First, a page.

Relics
Yet the Spanish legend doesn't end there. They claim that his remains were brought back to Spain and buried in Galicia, the north-west corner of the country. But the Roman emperors persecuted the Spanish Christians, and the tomb of St James was abandoned in the third century, and they even forgot where he was buried. In CE814, a hermit called Pelayo saw a star hanging above a particular field, which he called the Field of the Star - in Latin, campus Stella. He reported that this was where St James's body had been buried, and when digging began, what was claimed to be the tomb of the apostle was found, and a chapel was erected over it. Now the original Hebrew word for James was Jacob; it was translated into Greek as iakobos. Somehow the English language distorted this into James; the Spanish are nearer the mark when they call him 'Iago'. So in Spanish, the Field of the Star where St James's tomb was found becomes Santiago de Compostela. King Alfonso II of Asturias became the first pilgrim to the site, and built a church. As the number of pilgrims increased, larger churches were built, until the present building was begun in 1170. It's in granite, in the Romanesque style, known in England as Norman architecture, with round arches. The Cathedral of Santiago de Compostela is the largest Romanesque building in Spain, and one of the largest in Europe.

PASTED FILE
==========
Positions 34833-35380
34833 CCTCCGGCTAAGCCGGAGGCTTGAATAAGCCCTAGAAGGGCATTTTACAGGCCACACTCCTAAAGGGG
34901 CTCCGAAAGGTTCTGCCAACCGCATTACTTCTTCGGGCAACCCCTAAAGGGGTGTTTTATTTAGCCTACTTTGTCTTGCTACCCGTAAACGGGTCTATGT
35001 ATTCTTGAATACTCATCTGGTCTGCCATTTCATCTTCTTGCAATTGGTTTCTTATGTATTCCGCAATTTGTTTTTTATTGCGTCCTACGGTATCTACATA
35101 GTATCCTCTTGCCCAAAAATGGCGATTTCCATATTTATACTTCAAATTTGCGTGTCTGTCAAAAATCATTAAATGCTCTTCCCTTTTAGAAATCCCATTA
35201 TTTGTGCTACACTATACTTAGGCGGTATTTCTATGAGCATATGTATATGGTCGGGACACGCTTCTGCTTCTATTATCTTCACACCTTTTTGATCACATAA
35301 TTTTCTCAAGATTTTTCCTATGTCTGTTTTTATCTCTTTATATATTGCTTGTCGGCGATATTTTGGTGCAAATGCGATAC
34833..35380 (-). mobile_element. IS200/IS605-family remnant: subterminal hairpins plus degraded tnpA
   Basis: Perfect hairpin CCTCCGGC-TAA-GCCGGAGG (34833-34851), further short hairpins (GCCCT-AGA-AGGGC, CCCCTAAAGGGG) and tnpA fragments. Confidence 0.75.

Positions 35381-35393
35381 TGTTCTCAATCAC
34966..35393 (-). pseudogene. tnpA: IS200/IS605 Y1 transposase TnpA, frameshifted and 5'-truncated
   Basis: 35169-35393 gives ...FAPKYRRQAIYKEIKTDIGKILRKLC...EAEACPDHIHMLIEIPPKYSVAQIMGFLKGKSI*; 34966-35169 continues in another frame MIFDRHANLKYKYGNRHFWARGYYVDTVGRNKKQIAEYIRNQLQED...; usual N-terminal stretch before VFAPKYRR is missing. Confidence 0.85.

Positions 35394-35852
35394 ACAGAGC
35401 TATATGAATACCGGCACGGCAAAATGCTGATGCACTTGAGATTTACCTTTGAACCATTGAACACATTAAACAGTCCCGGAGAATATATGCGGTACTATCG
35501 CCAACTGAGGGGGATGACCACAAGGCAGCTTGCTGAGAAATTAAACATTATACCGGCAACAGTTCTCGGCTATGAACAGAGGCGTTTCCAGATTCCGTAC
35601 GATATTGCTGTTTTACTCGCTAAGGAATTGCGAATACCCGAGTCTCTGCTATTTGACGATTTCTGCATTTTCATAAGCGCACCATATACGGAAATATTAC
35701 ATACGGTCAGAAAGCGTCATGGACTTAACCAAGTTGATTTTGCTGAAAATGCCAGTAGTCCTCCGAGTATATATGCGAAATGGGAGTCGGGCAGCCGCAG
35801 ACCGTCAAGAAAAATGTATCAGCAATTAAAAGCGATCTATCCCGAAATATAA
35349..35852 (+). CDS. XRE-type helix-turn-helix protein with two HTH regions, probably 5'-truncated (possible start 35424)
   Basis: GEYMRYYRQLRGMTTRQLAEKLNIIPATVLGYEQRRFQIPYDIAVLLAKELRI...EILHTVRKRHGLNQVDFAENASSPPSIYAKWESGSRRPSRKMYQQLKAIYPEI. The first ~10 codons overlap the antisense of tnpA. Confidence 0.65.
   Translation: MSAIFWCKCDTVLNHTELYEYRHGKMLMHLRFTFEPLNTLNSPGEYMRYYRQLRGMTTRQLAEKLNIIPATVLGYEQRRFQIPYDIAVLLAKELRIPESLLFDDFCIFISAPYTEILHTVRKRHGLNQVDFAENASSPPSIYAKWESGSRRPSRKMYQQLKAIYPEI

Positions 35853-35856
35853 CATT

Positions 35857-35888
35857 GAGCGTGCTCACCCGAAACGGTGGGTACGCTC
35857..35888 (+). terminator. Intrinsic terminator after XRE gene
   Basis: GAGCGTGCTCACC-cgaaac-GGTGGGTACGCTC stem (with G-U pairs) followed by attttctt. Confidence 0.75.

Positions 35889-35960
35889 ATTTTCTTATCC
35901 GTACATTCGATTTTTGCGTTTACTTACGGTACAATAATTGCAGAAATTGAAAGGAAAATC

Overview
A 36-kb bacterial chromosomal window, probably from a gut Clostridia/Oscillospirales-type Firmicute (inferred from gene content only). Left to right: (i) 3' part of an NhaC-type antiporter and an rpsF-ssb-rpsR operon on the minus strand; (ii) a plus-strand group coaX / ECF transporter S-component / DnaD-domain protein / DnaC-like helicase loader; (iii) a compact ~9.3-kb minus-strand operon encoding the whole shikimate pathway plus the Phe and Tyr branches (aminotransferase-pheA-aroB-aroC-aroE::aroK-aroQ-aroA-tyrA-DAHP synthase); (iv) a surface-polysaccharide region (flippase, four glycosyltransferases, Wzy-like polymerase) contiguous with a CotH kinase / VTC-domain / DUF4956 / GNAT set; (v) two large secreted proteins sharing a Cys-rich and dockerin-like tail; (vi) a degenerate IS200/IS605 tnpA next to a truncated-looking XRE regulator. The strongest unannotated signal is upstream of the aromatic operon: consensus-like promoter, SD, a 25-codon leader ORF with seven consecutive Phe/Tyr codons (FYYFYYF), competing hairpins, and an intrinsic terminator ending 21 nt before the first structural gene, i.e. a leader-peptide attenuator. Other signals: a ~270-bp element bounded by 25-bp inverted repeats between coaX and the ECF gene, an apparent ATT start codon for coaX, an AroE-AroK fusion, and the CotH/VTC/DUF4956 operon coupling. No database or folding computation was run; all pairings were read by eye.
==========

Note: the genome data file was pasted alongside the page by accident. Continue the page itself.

Pilgrims
Pilgrimages were made in the Middle Ages, either to visit a place where prayers were answered, to seek healing or as an act of penance showing true penitence for sins. Well-marked pilgrim routes from all over Europe led to Santiago, and in the last 40 years the Santiago pilgrimage has grown in popularity. One of the highlights of a visit to the cathedral is if you can see the huge incense burner, the Botafumeiro, weighing 80 kilogrammes, which on special occasions is swung by a special pulley mechanism from the roof of the nave, almost reaching the roof of the two transepts on either side, pouring out clouds of incense.

The Moors